In In re Collecto, Inc., 2016 WL 552459, at *2-4 (D.Mass., 2016), Judge Stearns summarily rejected a challenge to the FCC’s authority to define an ATDS.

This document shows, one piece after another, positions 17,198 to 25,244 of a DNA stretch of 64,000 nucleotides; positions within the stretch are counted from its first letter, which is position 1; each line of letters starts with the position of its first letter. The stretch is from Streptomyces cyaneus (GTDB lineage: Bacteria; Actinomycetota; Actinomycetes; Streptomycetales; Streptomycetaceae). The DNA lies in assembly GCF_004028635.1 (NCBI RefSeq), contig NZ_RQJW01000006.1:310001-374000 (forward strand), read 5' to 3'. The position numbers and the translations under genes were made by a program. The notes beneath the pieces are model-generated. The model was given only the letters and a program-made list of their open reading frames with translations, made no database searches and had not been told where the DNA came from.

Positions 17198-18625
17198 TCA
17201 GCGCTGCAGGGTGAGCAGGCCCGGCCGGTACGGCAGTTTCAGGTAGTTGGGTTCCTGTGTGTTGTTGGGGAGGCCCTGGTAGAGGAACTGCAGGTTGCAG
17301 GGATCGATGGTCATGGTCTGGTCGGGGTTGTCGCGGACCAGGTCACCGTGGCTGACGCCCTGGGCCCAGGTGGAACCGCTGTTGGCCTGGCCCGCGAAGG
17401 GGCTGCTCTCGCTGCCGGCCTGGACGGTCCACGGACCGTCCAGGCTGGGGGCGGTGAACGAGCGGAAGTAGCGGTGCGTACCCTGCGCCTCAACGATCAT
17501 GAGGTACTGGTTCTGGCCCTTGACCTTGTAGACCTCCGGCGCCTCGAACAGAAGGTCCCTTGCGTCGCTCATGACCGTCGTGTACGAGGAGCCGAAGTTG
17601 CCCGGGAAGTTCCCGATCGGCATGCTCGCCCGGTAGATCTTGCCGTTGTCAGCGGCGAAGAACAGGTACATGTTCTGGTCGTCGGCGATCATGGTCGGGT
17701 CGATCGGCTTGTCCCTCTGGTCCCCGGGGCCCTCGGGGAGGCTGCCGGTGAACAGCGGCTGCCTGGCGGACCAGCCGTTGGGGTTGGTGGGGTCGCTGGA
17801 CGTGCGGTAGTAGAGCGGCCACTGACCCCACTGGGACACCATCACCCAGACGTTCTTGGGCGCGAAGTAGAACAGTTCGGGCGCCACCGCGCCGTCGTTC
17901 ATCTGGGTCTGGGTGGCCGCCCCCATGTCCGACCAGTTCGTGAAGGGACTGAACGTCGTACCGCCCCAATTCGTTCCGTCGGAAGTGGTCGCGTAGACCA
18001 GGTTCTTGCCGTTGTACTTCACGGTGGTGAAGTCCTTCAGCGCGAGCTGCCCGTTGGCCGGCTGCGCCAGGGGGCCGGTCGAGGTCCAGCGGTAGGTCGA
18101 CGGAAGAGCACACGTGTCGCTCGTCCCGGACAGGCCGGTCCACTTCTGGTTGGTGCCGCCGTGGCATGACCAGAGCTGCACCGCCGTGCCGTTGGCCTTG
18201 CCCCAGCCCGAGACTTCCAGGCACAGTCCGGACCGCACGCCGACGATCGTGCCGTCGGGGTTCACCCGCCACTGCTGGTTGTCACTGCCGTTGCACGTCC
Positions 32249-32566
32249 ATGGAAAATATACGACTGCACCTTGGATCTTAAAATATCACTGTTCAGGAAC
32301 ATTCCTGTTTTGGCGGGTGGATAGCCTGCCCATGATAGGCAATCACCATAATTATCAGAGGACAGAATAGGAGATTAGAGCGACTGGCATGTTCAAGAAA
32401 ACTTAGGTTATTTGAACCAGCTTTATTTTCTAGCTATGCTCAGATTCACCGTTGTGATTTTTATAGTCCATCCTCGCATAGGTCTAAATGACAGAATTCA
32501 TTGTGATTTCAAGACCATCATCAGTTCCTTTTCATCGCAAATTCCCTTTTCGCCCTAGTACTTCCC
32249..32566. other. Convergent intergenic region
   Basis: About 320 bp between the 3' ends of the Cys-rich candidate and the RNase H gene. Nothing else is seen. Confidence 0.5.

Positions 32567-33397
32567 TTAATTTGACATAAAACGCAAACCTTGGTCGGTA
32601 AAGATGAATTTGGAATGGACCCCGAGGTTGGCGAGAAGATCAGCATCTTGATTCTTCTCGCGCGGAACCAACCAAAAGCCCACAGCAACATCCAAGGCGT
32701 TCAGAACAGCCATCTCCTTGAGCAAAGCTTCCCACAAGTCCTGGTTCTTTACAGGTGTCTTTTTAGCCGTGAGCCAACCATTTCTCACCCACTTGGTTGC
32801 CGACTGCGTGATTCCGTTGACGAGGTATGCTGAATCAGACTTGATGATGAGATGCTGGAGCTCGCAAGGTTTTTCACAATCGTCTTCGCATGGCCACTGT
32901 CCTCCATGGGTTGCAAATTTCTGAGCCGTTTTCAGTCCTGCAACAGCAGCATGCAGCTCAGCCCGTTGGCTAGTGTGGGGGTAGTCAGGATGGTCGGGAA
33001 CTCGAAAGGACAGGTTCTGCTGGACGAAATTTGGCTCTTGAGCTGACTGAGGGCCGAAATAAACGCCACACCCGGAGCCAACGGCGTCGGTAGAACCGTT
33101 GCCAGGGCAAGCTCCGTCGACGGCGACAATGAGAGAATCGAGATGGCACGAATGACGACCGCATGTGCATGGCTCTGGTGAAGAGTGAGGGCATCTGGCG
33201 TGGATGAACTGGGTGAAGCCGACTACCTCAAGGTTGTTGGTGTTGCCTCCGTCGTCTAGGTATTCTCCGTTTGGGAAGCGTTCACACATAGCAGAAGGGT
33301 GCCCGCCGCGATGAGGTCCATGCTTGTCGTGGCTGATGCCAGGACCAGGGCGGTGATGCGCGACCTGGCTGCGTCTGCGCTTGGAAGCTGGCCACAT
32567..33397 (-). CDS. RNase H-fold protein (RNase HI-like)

Collecto’s summary judgment argument begins with the contention that the court should give no weight whatsoever to the FCC’s determination that a predictive dialer is an ATDS for TCPA purposes. According to Collecto, the FCC lacks the statutory authority to “modify” Congress’ definition of an ATDS, and, in any event, relied on “false hearsay” in doing so.4 Def.’s Mem. at 14; Reply at 5-6. Collecto’s opening argument does not survive the Administrative Orders Review Act (Hobbs Act), 28 U.S.C. § 2342(1), under which this court lacks jurisdiction to set aside, suspend, or adjudicate the validity of an FCC ruling and final order. . . . Alternatively, Collecto contends that to the extent that the FCC has statutory authority to regulate autodialers, it is located in 47 U.S.C. § 227(b)(2), which grants the agency the authority to “implement the requirements of this subsection.” According to Collecto, this wording was intended by Congress as a limitation precluding the FCC from issuing rules interpreting subsection 227(a) (which defines an ATDS). The argument, however, founders on 47 U.S.C. § 201(b), which provides in relevant part: “The Commission may prescribe such rules and regulations as may be necessary in the public interest to carry out the provisions of this chapter.” (Emphasis added). Congress, in other words, delegated plenary authority to the FCC to promulgate regulations to implement the provisions of Chapter 5 of Title 47 (governing all wire and radio transmissions), including those of 47 U.S.C. § 227(a).  Finally, Collecto argues that even if deemed a valid exercise of agency powers, the FCC’s autodialer determination does not deserve any deference under the doctrine of Chevron, U.S.A., Inc. v. Natural Res. Def. Council, 467 U.S. 837 (1984). As a rule, before applying Chevron deference, a reviewing court is to decide whether the government agency was granted statutory authority by Congress to issue rules and declaratory rulings that carry the force of law. See United States v. Mead Corp., 533 U.S. 218, 232-236 (2001). But this is a matter to be addressed in the Court of Appeals, not this court. Even if I were to read the FCC’s definition as inconsistent with the text of the TCPA, I do not have the authority to undo or revise an FCC ruling. The jurisdictional limitation of the Hobbs Act is clear in this regard: “The court of appeals (other than the United States Court of Appeals for the Federal Circuit) has exclusive jurisdiction to enjoin, set aside, suspend (in whole or in part), or to determine the validity of … all final orders of the Federal Communication Commission made reviewable by section 402(a) of title 47.” 28 USC § 2342 (emphasis added).  Collecto objects that “[f]or this Court to hold that it has jurisdiction to decide Collecto’s motion for summary judgment, but [to also] hold that it does not have jurisdiction to address the validity of the FCC’s ATDS Rules would be fundamentally unfair and violate Collecto’s right to due process.” Def. Mem. at 15.6 Collecto proposes that the court either disregard the FCC’s rulings (which is a nonstarter),7 or alternatively, dismiss the case for lack of subject matter jurisdiction. Collecto’s due process argument ignores the fact that the Hobbs Act provides a powerful forum in which to challenge an FCC ruling – the federal circuit courts of appeal. See 28 U.S.C. § 2344. Collecto admits as much, but argues that the limited window in which to file an appeal – 60 days from the date of the agency’s final action –works a procedural unfairness. Collecto complains that because of the short limitations period a defendant may have “little reason to know or participate in the agency’s proceedings” before it is “time-barred from Hobbs Act review.” Reply at 14. Collecto does not, however, argue that it was unaware of either the right of appeal or the FCC’s 2015 Order.  In a parting shot, Collecto contends that even if the court yields to the finality of the FCC Orders, the Noble and GC Dialers do not fit within the definition of an ATDS because the dialers are, to a degree, dependent on human intervention.9 The short answer is that the FCC’s definition of an ATDS is based on the capacity of a dialer to operate without human intervention, and not on whether some act of human agency occurs at some point in the process.10